The combined effect of haptic and auditory feedback in shared interfaces, on the cooperation between visually impaired and sighted persons is under-investigated. A central challenge for cooperating group members lies in obtaining a common understanding of the elements of the workspace and maintaining awareness of the other members’, as well as one’s own, actions during the work process. The aim of the experimental study presented here, was to investigate if adding audio cues in a haptic and visual interface makes collaboration between a sighted and a blindfolded person more efficient. Results showed that task performance was significantly faster in the audio, haptic and visual feedback condition compared to the haptic and visual feedback condition. One special focus was also to study how participants utilize the auditory and haptic force feedback in order to obtain a common understanding of the workspace and to maintain an awareness of the group members’ actions. Results from a qualitative analysis showed that the auditory and haptic feedback was used in a number of important ways for the group members’ action awareness and in the participants’ grounding process.

Keywords
Awareness, Collaboration, Common ground, Force feedback, Haptic, Multimodal interface, Virtual environments
National Category
Computer Sciences
Identifiers
urn:nbn:se:kth:diva-13887 (URN)10.1016/j.ijhcs.2011.11.006 (DOI)000301313100001 ()2-s2.0-84855266298 (Scopus ID)
Funder
Swedish e‐Science Research CenterStandUp
Note

QC 20100701

Available from: 2010-07-01 Created: 2010-07-01 Last updated: 2020-01-28Bibliographically approved
Forsslund, J., Sallnäs Pysander, E.-L. & Lundin Palmerius, K. (2011). Design of Perceptualization Applications in Medicine. In: : . Paper presented at First workshop on Engineering Interactive Computing Systems for Medicine and Health Care (EICS4Med). Pisa, Italy - June 13, 2011 (pp. 42-47).
Open this publication in new window or tab >>Design of Perceptualization Applications in Medicine
2011 (English)Conference paper, Published paper (Refereed)
Abstract [en]

We are in this position paper presenting the experiences we have from three medical application projects. A user centered design methodology have been applied in order to ground the design in requirements gathered from field studies of professional medical environments. Methods used have been interviews, user observations in the work context and cooperative evaluations of prototypes. With a particular focus on haptic (touch) feedback, we are exploring how novel medical applications can benefit from feedback to more senses than vision and how needs can berevealed and transformed into effective design.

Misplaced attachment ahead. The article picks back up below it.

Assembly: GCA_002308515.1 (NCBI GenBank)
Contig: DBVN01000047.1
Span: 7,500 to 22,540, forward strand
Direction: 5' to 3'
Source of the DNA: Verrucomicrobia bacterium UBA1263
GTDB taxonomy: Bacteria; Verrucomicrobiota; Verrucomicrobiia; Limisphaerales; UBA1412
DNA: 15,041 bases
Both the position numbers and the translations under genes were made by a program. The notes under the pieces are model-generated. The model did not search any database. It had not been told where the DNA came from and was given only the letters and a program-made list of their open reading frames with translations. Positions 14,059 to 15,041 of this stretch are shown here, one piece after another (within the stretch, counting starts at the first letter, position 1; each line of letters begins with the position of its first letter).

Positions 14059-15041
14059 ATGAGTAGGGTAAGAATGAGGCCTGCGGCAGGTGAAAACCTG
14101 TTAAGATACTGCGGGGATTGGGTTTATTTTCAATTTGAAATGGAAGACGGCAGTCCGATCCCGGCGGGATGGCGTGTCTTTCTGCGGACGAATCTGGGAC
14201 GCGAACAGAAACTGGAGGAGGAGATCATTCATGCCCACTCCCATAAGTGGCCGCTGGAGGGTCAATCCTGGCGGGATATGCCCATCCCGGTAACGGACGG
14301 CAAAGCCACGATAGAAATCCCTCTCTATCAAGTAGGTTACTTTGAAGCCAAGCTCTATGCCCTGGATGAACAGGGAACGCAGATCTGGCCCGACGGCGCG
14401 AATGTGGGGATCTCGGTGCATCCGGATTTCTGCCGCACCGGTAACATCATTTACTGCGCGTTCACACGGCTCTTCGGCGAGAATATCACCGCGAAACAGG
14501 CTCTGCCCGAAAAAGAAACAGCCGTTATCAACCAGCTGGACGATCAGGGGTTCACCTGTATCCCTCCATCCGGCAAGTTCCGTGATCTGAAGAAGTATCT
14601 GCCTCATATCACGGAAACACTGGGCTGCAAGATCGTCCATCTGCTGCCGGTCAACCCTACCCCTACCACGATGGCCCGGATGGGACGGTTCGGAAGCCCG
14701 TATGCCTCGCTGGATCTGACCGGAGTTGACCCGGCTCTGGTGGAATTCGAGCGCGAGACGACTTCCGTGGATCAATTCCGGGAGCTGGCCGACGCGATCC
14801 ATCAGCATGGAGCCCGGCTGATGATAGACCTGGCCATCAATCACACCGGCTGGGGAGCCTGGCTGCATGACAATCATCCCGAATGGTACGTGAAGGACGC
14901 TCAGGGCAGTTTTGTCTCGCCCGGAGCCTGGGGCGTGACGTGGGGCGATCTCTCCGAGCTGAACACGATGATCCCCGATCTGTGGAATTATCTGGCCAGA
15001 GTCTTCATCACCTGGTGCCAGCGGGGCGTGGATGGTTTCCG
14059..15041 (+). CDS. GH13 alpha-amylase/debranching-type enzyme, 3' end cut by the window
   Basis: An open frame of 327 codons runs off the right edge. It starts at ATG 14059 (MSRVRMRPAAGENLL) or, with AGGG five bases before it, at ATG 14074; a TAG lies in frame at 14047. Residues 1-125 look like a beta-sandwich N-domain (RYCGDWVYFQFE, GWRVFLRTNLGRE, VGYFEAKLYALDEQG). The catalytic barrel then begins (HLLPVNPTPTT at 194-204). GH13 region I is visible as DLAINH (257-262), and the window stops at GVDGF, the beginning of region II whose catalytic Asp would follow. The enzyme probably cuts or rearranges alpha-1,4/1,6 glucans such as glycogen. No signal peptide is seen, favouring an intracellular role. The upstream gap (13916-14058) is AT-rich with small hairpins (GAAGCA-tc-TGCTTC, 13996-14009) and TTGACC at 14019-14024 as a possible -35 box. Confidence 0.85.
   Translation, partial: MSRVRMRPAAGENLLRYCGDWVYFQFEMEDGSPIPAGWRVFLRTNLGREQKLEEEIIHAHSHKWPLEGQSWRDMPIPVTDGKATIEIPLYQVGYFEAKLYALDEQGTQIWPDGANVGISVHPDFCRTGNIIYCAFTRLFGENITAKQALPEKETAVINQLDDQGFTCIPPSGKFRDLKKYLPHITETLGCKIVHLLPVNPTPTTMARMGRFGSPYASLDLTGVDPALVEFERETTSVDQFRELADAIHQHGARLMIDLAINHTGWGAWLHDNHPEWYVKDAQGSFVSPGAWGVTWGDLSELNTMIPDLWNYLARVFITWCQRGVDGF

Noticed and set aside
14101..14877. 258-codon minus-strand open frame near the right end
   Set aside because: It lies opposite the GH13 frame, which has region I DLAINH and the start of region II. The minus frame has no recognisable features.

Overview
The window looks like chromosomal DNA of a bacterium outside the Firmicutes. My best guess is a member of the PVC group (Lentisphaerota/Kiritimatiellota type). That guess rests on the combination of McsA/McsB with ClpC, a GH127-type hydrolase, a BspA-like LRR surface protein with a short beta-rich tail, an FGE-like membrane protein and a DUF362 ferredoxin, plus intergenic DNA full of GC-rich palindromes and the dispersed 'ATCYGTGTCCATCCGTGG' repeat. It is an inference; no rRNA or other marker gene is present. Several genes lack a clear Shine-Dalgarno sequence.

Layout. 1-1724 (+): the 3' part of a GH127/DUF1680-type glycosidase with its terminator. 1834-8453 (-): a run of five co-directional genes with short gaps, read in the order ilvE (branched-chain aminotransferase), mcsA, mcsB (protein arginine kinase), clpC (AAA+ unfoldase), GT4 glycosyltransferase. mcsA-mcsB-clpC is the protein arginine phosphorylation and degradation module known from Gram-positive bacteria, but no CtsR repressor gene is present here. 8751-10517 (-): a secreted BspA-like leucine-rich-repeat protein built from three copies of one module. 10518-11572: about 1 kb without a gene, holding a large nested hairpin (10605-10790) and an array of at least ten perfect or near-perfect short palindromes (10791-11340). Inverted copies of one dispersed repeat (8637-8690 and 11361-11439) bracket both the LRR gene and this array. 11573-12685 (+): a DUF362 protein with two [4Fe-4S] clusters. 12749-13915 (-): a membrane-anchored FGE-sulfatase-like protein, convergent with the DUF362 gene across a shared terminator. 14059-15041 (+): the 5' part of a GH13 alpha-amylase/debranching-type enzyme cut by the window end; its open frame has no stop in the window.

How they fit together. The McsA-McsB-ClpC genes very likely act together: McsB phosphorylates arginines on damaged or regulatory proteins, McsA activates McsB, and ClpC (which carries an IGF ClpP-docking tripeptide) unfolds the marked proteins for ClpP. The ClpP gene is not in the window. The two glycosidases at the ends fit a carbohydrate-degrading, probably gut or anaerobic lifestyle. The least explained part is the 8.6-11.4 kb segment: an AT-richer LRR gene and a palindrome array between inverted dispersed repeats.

Keywords
User centered design, perceptualization, haptics, medical
National Category
Human Computer Interaction
Identifiers
urn:nbn:se:kth:diva-59547 (URN)2-s2.0-84890705975 (Scopus ID)
Conference
First workshop on Engineering Interactive Computing Systems for Medicine and Health Care (EICS4Med). Pisa, Italy - June 13, 2011
Note

QC 20130916

Available from: 2012-01-11 Created: 2012-01-11 Last updated: 2018-01-12Bibliographically approved
Jansson, J., Ioakeimidou, F., Ericson, F., Spühler, J., Hoffman, J., Olwal, A., . . . Forsslund, J. (2011). Gestural 3D Interaction with a Beating Heart: Simulation Visualization and Interaction. In: Thomas Larsson, Lars Kjelldahl & Kai-Mikael Jää-Aro (Ed.), Proceedings of SIGRAD 2011: Evaluations of Graphics and Visualization— Efficiency, Usefulness, Accessibility, Usability. Paper presented at SIGRAD 2011. Linköping University Electronic Press
Open this publication in new window or tab >>Gestural 3D Interaction with a Beating Heart: Simulation Visualization and Interaction
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2011 (English)In: Proceedings of SIGRAD 2011: Evaluations of Graphics and Visualization— Efficiency, Usefulness, Accessibility, Usability / [ed] Thomas Larsson, Lars Kjelldahl & Kai-Mikael Jää-Aro, Linköping University Electronic Press, 2011Conference paper, Published paper (Refereed)
Abstract [en]

The KTH School of Computer Science and Communication (CSC) established a strategic platform in Simulation-Visualization-Interaction (SimVisInt) in 2009, focused on the high potential in bringing together CSC core com-petences in simulation technology, visualization and interaction. The main part of the platform takes the form aset of new trans-disciplinary projects across established CSC research groups, within the theme of ComputationalHuman Modeling and Visualization: (i) interactive virtual biomedicine (HEART), (ii) simulation of human mo-tion (MOTION), and (iii) virtual prototyping of human hand prostheses (HAND). In this paper, we present recentresults from the HEART project that focused on gestural and haptic interaction with a heart simulation.

Place, publisher, year, edition, pages
Linköping University Electronic Press, 2011
National Category
Computational Mathematics Human Computer Interaction
Identifiers
urn:nbn:se:kth:diva-52832 (URN)978-91-7393-008-6 (ISBN)
Conference
SIGRAD 2011
Projects
Simulation Visualization Interaction (SimVisInt)
Note

QC 20120202

Available from: 2011-12-20 Created: 2011-12-20 Last updated: 2018-01-12Bibliographically approved
Organisations
Identifiers
ORCID iD: ORCID iD iconorcid.org/0000-0003-3743-100X